This is St. Demetrius Ukrainian Catholic Church which is outside of Fairfield, North Dakota. The church is over a century old and gives testament to the enduring Ukrainian presence in the prairie states and provinces of the West.
This is one of several Ukrainian Catholic churches in western North Dakota and its the first Ukrainian Catholic Church to be featured here (a prior entry on the topic of the Ukrainian Catholic Church referenced a biritual priest then in Lander Wyoming. People with a casual familairity with the Catholic Church tend to believe that all Catholic Churches are "Roman" Catholic, but this is far from true.
Just as Catholic as "Roman" (Latin Rite) Catholic Churches, the Ukrainian Greek Catholic Church, to give it its full name, is one of a collection of Eastern Rite Catholic Churches. The Catholic Church features three major groupings of Rites based on this initial early transmission of the faith. These are the Latin, Antiochian, Alexandrian and Byzantine, with the Byzantine having derived from the Antiochean. All still survive in spite of the rift created by the Great Schism which caused separate churches that are not in communion with Rome, typically called "Orthodox" churches, to also come into existence which also descend from all but the Latin Rite. From these four groups come something on the order of twenty three Rites, of which the Ukrainian Greek Catholic Church is one.
The history of this particular Rite is not well known to me and it is difficult to fully know it without an in depth study. This is part made confusing because it is one of the two major churches of the Ukraine, both of which use the Eastern Rite liturgical form, but only one of which is in communion with Rome. The other major Ukrainian Church, the Ukrainian Orthodox Church, is an Eastern Orthodox Church (usually called "the Greek Church" by native Ukrainians) which is regarded as a self governing church by the Russian Orthodox Church, but only by the Russian Orthodox Church.
The Ukrainian Catholic Church has an ancient history dating back to the Christianization of the Ukraine itself. Because of the Ukraine's close association with Russia there has always been some tension between its status and that of the Russian Orthodox Church and this was greatly increased during the life of the Soviet Union as the USSR suppressed and drove underground the Ukrainian Catholic Church while favoring the Russian Orthodox Church. Today the Ukrainian Catholic Church is claimed to have the allegiance of a minority but growing percentage of the population of the Ukraine, at the expense of the Ukrainian Orthodox Church, but frankly telling what is what in regards to this history is difficult.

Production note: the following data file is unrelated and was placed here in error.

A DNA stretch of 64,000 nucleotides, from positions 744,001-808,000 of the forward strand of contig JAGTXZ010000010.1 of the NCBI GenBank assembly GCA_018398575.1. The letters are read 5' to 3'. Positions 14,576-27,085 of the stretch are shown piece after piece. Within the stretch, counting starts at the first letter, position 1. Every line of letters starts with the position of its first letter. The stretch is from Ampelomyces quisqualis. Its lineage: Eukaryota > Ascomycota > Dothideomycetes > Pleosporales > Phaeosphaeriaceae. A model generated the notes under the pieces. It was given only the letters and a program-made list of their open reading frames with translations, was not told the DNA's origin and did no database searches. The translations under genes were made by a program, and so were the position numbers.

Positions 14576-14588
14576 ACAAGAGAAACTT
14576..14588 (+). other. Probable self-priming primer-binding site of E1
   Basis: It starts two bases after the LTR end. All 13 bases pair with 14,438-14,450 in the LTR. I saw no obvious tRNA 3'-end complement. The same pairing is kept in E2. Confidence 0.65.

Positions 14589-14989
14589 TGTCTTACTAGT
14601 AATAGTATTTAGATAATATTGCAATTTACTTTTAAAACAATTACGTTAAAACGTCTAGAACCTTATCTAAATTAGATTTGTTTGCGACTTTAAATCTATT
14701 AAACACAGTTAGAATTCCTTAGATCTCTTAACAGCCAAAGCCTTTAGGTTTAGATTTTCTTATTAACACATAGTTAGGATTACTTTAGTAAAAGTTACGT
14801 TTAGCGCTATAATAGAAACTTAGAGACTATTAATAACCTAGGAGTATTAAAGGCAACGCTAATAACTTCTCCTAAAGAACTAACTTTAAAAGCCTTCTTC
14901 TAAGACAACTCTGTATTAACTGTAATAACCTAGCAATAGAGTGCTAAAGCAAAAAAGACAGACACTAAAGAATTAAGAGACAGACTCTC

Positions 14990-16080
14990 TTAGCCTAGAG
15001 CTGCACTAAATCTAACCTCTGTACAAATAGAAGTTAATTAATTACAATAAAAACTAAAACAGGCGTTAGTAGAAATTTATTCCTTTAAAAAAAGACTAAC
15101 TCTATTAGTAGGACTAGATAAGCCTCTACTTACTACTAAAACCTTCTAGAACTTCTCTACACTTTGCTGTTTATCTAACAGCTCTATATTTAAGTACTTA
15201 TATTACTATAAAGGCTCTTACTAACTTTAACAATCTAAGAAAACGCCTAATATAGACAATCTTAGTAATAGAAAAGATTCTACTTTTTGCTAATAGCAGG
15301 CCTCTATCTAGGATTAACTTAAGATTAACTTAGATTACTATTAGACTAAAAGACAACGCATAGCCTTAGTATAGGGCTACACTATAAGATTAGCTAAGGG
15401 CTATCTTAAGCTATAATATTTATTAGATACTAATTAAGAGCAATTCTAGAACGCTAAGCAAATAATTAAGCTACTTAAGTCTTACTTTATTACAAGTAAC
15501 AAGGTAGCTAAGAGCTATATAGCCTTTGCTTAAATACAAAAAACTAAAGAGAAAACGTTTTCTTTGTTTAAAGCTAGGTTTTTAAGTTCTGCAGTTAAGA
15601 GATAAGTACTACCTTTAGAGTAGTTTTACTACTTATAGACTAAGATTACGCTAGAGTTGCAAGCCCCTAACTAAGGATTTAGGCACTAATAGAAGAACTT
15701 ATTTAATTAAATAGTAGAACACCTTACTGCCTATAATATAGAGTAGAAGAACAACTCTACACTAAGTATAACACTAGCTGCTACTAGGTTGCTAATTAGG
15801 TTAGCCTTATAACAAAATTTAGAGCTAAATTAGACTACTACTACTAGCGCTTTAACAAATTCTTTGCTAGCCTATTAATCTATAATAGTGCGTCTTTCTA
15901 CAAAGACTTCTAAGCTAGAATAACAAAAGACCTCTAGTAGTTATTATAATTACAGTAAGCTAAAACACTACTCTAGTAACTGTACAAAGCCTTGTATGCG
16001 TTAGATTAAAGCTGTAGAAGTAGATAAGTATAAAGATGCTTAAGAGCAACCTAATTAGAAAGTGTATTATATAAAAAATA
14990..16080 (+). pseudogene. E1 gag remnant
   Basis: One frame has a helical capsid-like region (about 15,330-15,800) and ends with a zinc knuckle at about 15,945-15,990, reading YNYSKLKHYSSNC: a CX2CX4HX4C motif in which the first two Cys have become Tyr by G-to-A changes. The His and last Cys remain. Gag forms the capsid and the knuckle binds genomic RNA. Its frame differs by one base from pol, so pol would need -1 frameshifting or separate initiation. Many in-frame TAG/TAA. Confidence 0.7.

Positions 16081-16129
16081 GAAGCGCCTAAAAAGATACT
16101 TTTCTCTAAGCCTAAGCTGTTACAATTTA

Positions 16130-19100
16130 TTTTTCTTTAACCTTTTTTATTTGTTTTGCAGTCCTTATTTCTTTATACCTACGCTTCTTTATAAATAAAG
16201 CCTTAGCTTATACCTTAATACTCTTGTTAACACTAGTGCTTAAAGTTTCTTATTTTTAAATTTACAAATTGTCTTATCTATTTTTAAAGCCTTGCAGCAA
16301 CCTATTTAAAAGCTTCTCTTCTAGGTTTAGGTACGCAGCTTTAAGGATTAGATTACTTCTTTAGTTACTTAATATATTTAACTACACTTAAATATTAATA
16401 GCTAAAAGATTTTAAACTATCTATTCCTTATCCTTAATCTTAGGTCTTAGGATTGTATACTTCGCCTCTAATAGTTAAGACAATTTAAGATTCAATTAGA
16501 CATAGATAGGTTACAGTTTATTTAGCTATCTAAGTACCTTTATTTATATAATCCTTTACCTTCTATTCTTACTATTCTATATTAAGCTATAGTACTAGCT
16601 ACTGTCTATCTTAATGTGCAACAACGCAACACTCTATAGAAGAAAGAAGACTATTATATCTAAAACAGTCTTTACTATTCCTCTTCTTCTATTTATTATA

This church predates the establishment of the USSR, of course, and reflects a strong late 19th Century and early 20th Century Ukrainian migration to the prairie regions of North America. Coming from a wheat growing region and stemming from a population of independent small farmers, Ukrainians were reestablishing that pattern of life on the North American prairie. It's perhaps telling that so many Ukrainian Catholic Churches are present in this region, rather than Russian Orthodox, and that either says something about the populations that migrated or the allegiance of Ukrainians at that time.
The Ukrainians have proved to be enduring as a culture in North American in these regions, which these churches show. In terms of their organizational structure, while fully Catholic (any Catholic is free to worship at any Catholic church, irrespective of Rite) they are subject to their own jurisdiction. Therefore, they are not part of the Diocese of Bismarck, but rather the Ukrainian Catholic Eparchy of Saint Nicholas of Chicago, which covers over half of the United States and all of the western United States.
Indeed, in recent years the Ukranian nature of this Eastern Rite church, together with the Slavic and Eastern nature of the second major Eastern Rite Catholic Church in the United States, the Byzantine Catholic Church (sometimes called the Ruthenian Greek Catholic Church) have increased. In the late 19th Century the Church in the United States had a Latinization policy in an attempt to unite all Catholics in North America more fully under the belief that this would help incorporate Catholics into society more ably, but this has been reversed. At the present time the Catholic Church has sought to preserve the Eastern Rites wherever possible and this has lead to a de-Latinization process and a revival of practices that never diminished in Europe.